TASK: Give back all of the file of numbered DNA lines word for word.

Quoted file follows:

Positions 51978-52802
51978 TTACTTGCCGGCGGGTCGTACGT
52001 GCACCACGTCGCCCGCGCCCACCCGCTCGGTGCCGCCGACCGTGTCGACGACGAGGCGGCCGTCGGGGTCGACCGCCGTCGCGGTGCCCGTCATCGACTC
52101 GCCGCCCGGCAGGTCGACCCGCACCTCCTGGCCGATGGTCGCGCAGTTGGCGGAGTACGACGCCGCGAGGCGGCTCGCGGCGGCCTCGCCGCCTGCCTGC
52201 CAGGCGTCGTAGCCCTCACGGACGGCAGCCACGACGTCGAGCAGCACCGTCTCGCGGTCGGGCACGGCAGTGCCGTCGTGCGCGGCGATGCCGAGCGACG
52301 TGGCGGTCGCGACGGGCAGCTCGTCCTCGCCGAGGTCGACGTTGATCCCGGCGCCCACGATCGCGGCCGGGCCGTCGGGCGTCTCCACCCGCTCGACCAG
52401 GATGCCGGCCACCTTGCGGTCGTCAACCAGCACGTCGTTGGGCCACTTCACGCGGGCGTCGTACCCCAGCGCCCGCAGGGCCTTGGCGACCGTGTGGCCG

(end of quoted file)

Positions 51978-52802
51978 TTACTTGCCGGCGGGTCGTACGT
52001 GCACCACGTCGCCCGCGCCCACCCGCTCGGTGCCGCCGACCGTGTCGACGACGAGGCGGCCGTCGGGGTCGACCGCCGTCGCGGTGCCCGTCATCGACTC
52101 GCCGCCCGGCAGGTCGACCCGCACCTCCTGGCCGATGGTCGCGCAGTTGGCGGAGTACGACGCCGCGAGGCGGCTCGCGGCGGCCTCGCCGCCTGCCTGC
52201 CAGGCGTCGTAGCCCTCACGGACGGCAGCCACGACGTCGAGCAGCACCGTCTCGCGGTCGGGCACGGCAGTGCCGTCGTGCGCGGCGATGCCGAGCGACG
52301 TGGCGGTCGCGACGGGCAGCTCGTCCTCGCCGAGGTCGACGTTGATCCCGGCGCCCACGATCGCGGCCGGGCCGTCGGGCGTCTCCACCCGCTCGACCAG
52401 GATGCCGGCCACCTTGCGGTCGTCAACCAGCACGTCGTTGGGCCACTTCACGCGGGCGTCGTACCCCAGCGCCCGCAGGGCCTTGGCGACCGTGTGGCCG